Venues include the Rockwell Kent Gallery located in the Feinberg Library as well as the Burke Gallery and Myers Lobby Gallery located in the Myers Fine Arts building.
POP for the People
February 15 – March 12, 2021
Location: Burke Gallery
POP for the People celebrates pop as our most civic art, mapping the surfaces we share, and the startling human depths we find there. Inspired by and interwoven with the lyrical text of SUNY Plattsburgh English professor M.I. Devine’s Warhol’s Mother’s Pantry, the exhibit offers an inclusive, redeeming and multi-generational vision of pop. Through startling juxtapositions and thematic rhymes with regional artists, Pop for the People shines a new light upon Warhol and others in the college’s extensive pop collection.
Curated by Devine and Amy Guglielmo (artist, author, teacher and co-founder of Outside Art: The Plattsburgh Public Art Project), the exhibit draws widely upon the work of SUNY Plattsburgh student artists and filmmakers past and present; Outside Art muralists; Saranac high school students; and the work of the Art Detectives (a N.Y.-based art collective fostering the talents of neurodivergent students). At once playful and profound, the exhibit details pop’s urgent pursuit to find new depths, new meaning in the surfaces of things. If pop is more superficial than we can take, POP for the People suggests that it’s also deeper than we might ever suspect. POP for the People: a reminder — in this moment of isolation — to look upon our world anew and see how each one of us is connected, no matter how far apart.
Pop Art Party — February 20
POP ART PARTY story time and craft activity for kids hosted by author and art educator Amy Guglielmo. Tune in on Zoom for a fun, colorful children’s event. Bring paper and crayons — make some patterned pop-art hearts. Saturday, February 20 at 10:30 a.m. All ages welcome.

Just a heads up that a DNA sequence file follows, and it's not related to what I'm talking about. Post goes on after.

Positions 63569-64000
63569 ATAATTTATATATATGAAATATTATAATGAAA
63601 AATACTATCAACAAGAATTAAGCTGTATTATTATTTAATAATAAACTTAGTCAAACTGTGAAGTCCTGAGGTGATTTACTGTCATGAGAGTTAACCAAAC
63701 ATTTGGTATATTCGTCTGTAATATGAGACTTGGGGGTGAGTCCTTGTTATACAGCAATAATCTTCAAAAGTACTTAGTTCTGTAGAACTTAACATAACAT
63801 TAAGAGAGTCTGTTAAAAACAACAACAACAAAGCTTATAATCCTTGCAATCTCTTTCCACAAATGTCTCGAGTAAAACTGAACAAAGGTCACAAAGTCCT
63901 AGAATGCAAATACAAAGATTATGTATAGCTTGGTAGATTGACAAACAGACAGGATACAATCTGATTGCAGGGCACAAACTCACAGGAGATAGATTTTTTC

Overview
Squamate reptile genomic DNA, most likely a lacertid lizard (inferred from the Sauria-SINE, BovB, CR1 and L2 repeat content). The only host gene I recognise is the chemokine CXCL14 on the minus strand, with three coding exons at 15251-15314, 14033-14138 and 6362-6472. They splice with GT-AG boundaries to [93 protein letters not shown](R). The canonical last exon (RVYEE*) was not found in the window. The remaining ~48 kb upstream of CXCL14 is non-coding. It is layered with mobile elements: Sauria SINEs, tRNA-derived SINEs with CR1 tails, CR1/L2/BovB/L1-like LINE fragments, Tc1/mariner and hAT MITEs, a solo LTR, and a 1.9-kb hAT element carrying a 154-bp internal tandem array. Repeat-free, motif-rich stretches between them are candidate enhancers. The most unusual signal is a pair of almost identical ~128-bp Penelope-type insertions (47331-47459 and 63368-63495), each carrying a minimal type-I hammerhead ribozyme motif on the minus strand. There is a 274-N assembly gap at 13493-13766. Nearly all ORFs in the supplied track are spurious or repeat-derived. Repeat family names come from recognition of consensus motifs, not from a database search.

To join the fun, please access via Zoom!
POP Talks: Conversations on Art & Culture — February 22
Coney Island Fables: The Films of Vagabond
What is more pop than Coney Island? From Joseph Stella to Lawrence Ferlinghetti, artists have long found a pop muse in the amusements of Coney Island.
In this Zoom screening and discussion (with Pop for the People curator M.I. Devine), the indie filmmaker and artist Vagabond will speak about Coney Island, and its place in his series of short films Coney Island Fables.
Brooklyn born and borough raised, Vagabond began his career in film working on Spike Lee’s Do The Right Thing and has gone on to create works addressing topics such as the Puerto Rican Diaspora (Machetero) and the Nuyorican poets (All Roads Lead to the Fire Escape). A multidisciplinary pop artist, Vagabond has created murals, posters, pamphlets and political art in conjunction with the Ricanstruction Netwerk.
Join the conversation via Zoom, Mon. Feb. 22 from 6 – 7:30 p.m.
June 1 – August 13, 2021
Location: Slatkin Gallery
Joseph Remillard is a professor of drawing and painting at Kennesaw State University. Having
taught at KSU for 20 years, Remillard’s love of teaching comes from learning from
his students and being around others who have a similar passion for art.
Atlanta, Italy and the Adirondacks are recurring locations in his paintings. He says his Adirondack paintings are of the people and places in the North Country with which he has a personal connection. Recurring themes can be found in depictions of his family’s farm located in Peru, the relatives who work the farm, and Silver Lake, located not far from Rockwell Kent’s Asgaard. Each of Joe's paintings tells a story of a time and a place. He tries to be very accurate in his representation of the person or scene. This is his way of honoring the subject, of, in a sense, elevating it to something sacred. Joe grew up in the North Country and moved to Atlanta in his mid-twenties. Joe disagrees with the author Thomas Wolfe who famously wrote, “You can’t go home again.” He goes back home with each painting he creates.
There will be a reception for the event on June 3, 2021 from 5–7 p.m.
Powell & Thomashow
Mysteries of Science & History
Location: Slatkin Gallery
This exhibit touches on the mysteries and wonders of: childhood, electricity, resonance, mesmerism, space-time continuum, play, geometry, magnetism, human anatomy, thought experiments, carnival science, energy fields, natural history, tantric chakras, biodiversity, intelligent design, mythology, camouflage, bottle caps, toys, confetti, color theory, sub-atomic particles, extra-sensory perception, phrenology, recreations scientifique, magic, scientific method, the five senses, evolutionary theory, the uncanny, mechanical golems and particular attention is paid to the concept of art and science being identical modes of inquiry.